IJPPP Copyright © 2009-All rights reserved. Published by e-Century Publishing Corporation, Madison, WI 53711
Int J Physiol Pathophysiol Pharmacol 2011;3(3):236-242.

Original Article
Effect of local controlled heat on transdermal delivery of nicotine

Kristian Kjær Petersen, Mark Lillelund Rousing, Carina Jensen, Lars Arendt-Nielsen, Parisa Gazerani*

Center for Sensory-Motor Interactions (SMI), Department of Health Science and Technology, Faculty of Medicine, Aalborg University,

Received September 2, 2011; accepted September 7, 2011; Epub September 8, 2010; Published September 30, 2011

Abstract: Skin permeability and local blood perfusion are important factors for transdermal drug delivery. Application of heat is
expected to enhance microcirculation and local perfusion and/or blood vessel permeability, thus facilitating drug transfer to the
systemic circulation. In addition, heating prior to or during topical application of a drug may facilitate skin penetration, increase kinetic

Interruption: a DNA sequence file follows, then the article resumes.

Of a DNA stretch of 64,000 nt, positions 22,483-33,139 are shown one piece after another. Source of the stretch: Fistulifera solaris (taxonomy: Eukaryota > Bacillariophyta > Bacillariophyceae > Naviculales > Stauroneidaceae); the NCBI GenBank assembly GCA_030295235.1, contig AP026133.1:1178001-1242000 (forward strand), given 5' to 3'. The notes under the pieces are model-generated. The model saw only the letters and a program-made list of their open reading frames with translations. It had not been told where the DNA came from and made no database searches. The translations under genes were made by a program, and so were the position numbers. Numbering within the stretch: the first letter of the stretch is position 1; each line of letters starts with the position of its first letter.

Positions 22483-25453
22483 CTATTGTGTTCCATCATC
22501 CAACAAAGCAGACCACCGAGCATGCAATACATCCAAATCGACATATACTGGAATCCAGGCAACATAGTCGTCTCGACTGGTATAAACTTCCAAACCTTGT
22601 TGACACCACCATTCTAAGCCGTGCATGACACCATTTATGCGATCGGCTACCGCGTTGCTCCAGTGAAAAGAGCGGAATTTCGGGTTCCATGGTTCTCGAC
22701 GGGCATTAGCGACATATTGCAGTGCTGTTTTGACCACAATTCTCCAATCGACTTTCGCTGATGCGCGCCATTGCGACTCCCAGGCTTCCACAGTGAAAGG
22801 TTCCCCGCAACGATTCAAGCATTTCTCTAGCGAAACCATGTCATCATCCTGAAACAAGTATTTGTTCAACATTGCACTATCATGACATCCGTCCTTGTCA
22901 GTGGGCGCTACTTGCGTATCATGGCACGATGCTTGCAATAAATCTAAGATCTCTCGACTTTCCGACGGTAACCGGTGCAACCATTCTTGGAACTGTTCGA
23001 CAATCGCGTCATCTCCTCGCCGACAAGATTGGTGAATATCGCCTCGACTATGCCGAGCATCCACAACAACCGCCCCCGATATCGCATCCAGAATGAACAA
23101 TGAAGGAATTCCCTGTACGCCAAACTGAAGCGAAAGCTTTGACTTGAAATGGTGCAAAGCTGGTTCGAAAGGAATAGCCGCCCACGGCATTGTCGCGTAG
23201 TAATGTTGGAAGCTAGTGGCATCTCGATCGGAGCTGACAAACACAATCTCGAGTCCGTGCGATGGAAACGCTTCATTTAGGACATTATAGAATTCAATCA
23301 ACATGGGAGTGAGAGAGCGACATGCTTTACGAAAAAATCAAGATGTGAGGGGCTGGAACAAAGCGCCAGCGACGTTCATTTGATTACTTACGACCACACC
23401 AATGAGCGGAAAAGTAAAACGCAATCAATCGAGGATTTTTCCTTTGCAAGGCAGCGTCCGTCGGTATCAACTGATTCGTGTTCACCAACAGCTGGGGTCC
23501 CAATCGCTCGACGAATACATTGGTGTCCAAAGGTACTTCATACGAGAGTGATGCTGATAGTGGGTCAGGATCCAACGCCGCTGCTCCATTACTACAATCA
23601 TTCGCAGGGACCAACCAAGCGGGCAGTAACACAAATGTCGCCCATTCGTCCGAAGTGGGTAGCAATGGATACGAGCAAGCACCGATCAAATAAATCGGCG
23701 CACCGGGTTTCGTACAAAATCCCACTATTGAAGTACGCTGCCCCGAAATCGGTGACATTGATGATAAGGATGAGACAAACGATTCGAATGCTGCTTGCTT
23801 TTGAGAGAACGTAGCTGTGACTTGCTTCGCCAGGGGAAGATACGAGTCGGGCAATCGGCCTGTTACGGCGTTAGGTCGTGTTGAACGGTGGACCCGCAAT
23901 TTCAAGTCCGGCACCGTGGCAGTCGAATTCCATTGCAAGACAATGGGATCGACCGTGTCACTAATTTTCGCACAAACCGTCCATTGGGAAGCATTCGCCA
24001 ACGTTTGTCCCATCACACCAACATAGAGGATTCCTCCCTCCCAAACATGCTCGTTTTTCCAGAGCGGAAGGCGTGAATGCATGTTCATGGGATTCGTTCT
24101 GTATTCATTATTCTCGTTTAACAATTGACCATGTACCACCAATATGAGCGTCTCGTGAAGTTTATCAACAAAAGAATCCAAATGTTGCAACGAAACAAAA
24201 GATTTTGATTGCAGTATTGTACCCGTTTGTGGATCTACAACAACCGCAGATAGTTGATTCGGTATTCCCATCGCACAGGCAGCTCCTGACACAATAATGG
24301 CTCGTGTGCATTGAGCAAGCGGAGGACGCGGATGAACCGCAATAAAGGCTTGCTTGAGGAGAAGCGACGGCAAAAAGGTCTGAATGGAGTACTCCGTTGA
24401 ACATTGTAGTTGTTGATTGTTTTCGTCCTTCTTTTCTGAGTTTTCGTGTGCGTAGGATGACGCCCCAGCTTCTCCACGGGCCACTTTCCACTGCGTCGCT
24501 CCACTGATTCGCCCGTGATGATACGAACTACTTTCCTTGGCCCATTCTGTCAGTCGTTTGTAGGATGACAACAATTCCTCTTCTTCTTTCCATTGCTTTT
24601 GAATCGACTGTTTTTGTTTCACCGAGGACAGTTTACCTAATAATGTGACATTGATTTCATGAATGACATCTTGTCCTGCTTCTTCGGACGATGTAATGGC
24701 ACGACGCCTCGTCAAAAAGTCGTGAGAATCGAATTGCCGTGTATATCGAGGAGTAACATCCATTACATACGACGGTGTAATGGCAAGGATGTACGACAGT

energy, and facilitate drug absorption. The aim of the present study was to investigate whether application of controlled local heat would
enhance transdermal delivery from the nicotine patch mounted on the upper arm of ten healthy non-smoking male Caucasian subjects.
Local skin perfusion was monitored using Laser Doppler Imaging (LDI) at baseline (32°C) and following application of local controlled
heat (43°C) on the upper arm, where the patch was placed. The residue of the nicotine patches was then examined by
High-Performance Liquid Chromatography (HPLC) to indicate the uptake of nicotine from the patch due to the local controlled heat.
Controlled heat application (43°C) caused significant cutaneous hyperaemia (up to 9-10 folds increase in skin perfusion) with an
increase in nicotine uptake (up to 13 folds). The method was well tolerated without causing any pain or discomfort. These data suggest
that controlled heat application, which is a simple, non-invasive method, can significantly enhance local skin perfusion and drug uptake
from patches. (IJPPP119001).

Keywords: Transdermal, nicotine, patch, local heat, skin perfusion

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Address all correspondence to:
Parisa Gazerani, Pharm D, PhD
Center for Sensory-Motor Interactions (SMI),
Department of Health Science and Technology
Faculty of Medicine, Aalborg University
Fredrik Bajers Vej 7D3, 9220, Aalborg, Denmark
Phone: +45 9940 2412
Fax: +45 9815 4008
Email: gazerani@hst.aau.dk